The DeskSet Calculator is a scientific and financial calculator designed to perform a variety of mathematical functions. It operates in much the same way as many handheld calculators. There are financial, logical, and scientific modes. You can store numbers in ten different memory registers and retrieve and replace them easily. In addition, you can store up to 10 of your own functions and constants in menus.
The Calculator displays numbers in fixedpoint notation and decimal base, but you can change it to display numbers in engineering or scientific notation, and in binary, octal, or hexadecimal base.
This chapter describes how to use the Calculator. You can use Calculator with a mouse, as you do other OpenWindows applications, or without a mouse, as you would a physical handheld calculator. With the mouse, you click SELECT on the Calculator buttons; otherwise, you use the keyboard.
To open the Calculator application, choose Workspace > Programs Calculator.
The Calculator icon and base window are shown in Figure 81. The base window has six rows of eight buttons. Click SELECT on a button to activate it.
The Calculator base window is resizable by using the resize corners (it might take a few seconds to redisplay when it's resized).
The Calculator has various modes of operation. The area below the window header displays the current number, followed by a mode line that displays the current mode settings.
You can set the numeric bases to Binary, Octal, Decimal, or Hexadecimal using the Base key popup menu, as shown in Figure 82. Press MENU on the Base key to display the menu.
The current base setting is shown as the first item in the mode line. In Figure 82, "DEC" indicates Decimal base.
Up to 40 digits can be entered for each number, regardless of the base. If you need to enter a larger or smaller number, use the Exp key as discussed under "Number Manipulation Functions". The numeric keypad changes to display only those numbers appropriate to the current base mode. Inappropriate numbers are dimmed out. For example, in Figure 82 the hexadecimal letter keys (AF) are dimmed. The numeric base in that figure is decimal, so the hexadecimal letters are not valid or accessible.
Choosing Binary displays the digits 0 and 1 on the numeric keypad.
Choosing Hexadecimal displays the digits 0 through 9 and also activates the alphabetic keys at the top of the numeric keypad.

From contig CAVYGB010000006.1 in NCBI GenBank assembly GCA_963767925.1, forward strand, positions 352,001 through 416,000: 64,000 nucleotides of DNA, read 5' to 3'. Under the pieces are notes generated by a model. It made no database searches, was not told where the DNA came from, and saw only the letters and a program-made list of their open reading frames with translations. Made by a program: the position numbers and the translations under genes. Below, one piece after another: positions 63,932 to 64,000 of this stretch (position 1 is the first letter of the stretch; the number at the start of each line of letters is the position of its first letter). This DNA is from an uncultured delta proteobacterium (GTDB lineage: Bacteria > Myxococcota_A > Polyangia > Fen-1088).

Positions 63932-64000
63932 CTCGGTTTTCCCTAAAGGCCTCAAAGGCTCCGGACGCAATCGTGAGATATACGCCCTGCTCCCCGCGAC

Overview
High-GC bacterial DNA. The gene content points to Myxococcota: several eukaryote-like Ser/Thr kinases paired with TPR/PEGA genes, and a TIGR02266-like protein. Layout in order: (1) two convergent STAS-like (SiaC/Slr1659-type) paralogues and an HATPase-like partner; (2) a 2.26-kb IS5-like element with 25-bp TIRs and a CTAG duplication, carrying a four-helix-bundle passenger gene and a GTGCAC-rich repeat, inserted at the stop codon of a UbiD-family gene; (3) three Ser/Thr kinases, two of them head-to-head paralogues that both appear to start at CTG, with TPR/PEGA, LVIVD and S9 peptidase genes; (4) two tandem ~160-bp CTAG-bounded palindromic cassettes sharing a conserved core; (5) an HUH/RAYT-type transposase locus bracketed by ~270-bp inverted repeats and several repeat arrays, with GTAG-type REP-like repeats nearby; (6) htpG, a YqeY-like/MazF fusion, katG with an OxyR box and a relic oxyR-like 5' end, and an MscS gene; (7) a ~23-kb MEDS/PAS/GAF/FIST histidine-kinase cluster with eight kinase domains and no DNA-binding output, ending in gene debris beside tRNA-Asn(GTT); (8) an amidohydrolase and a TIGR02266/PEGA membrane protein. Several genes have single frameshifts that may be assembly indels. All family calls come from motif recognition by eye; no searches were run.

Figure 83 shows the keypads for both Binary and Hexadecimal numeric bases.
You can choose to display Calculator results in Fixed point, Engineering, or Scientific notation by using the Disp (Display) key menu shown in Figure 84. Press MENU on the Disp key to display the menu.
The current display notation is displayed as the third item in the mode line. In Figure 84, the mode line shows FIX, indicating Fixed Point notation. When the current display notation is Engineering, ENG appears on the mode line. When the current notation is Scientific, SCI is displayed.
When the current notation is Fixed Point, the Calculator will revert to Scientific notation if a number is larger than the display will allow.
There are four major Calculator modes that determine the available functions:
Basic
Financial
Logical
Scientific
You can choose these four modes using the Mode popup menu shown in Figure 85. Press MENU on the Mode key to display the menu. The default mode is Basic mode, which uses the standard keys on the Calculator window. The other three modes have extra buttons that appear in a popup window. For information on these modes, see "Financial Functions", "Logical Functions", and "Scientific Functions".
The current major mode is displayed on the mode line underneath and slightly to the left of the number display. In Figure 85, BASIC is listed as the current mode.
The Calculator has 12 number manipulation functions, as shown in Figure 87.
Int returns the integer portion of the currently displayed value.
Frac returns the fractional portion of the currently displayed value.
Abs returns the absolute value of the currently displayed value.
+/ changes the arithmetic sign of the currently displayed value or of an exponent being entered with the Exp key.
1/x returns the value of 1 divided by the currently displayed value.
% calculates the percentage of the currently displayed value specified by the next value entered. For example, to find 75% of 40, enter 40, click SELECT on %, enter 75, then click SELECT on =. The Calculator returns the result, 30.
Sqrt returns the square root of the currently displayed value.
Parentheses give a calculation arithmetic precedence. All calculations within parentheses are calculated first. Parentheses can be nested. The result of an operation containing parentheses is not performed until the last parenthesis is matched.
Exp starts exponential input. Any number entered after you choose Exp is taken to be the exponent portion of this number. The numbers entered before the Exp key are taken to be the mantissa. If no numerical input has occurred when the Exp key is entered, a mantissa of 1.0 is assumed. You can use the +/ key after entering the exponent to change its arithmetic sign.
Asc displays the ASCII value of a character in the appropriate numeric base. Clicking on the Asc key displays a small popup window. Type the character that you want an ASCII equivalent for in the Character text field of the Get ASCII window, and then click SELECT on the ASCII button. The ASCII equivalent becomes the current value in the Calculator base window.
The Calculator has five miscellaneous functions, shown in Figure 88.
Backspace (Bsp) deletes the rightmost character of the current display and recalculates its value.
Keys changes the display of the Calculator keys to show the keyboard equivalents of each Calculator key for mouseless operation of the Calculator.
See the section "Calculator Function Keys", or the calctool manual page, for more information about the Calculator keyboard mapping.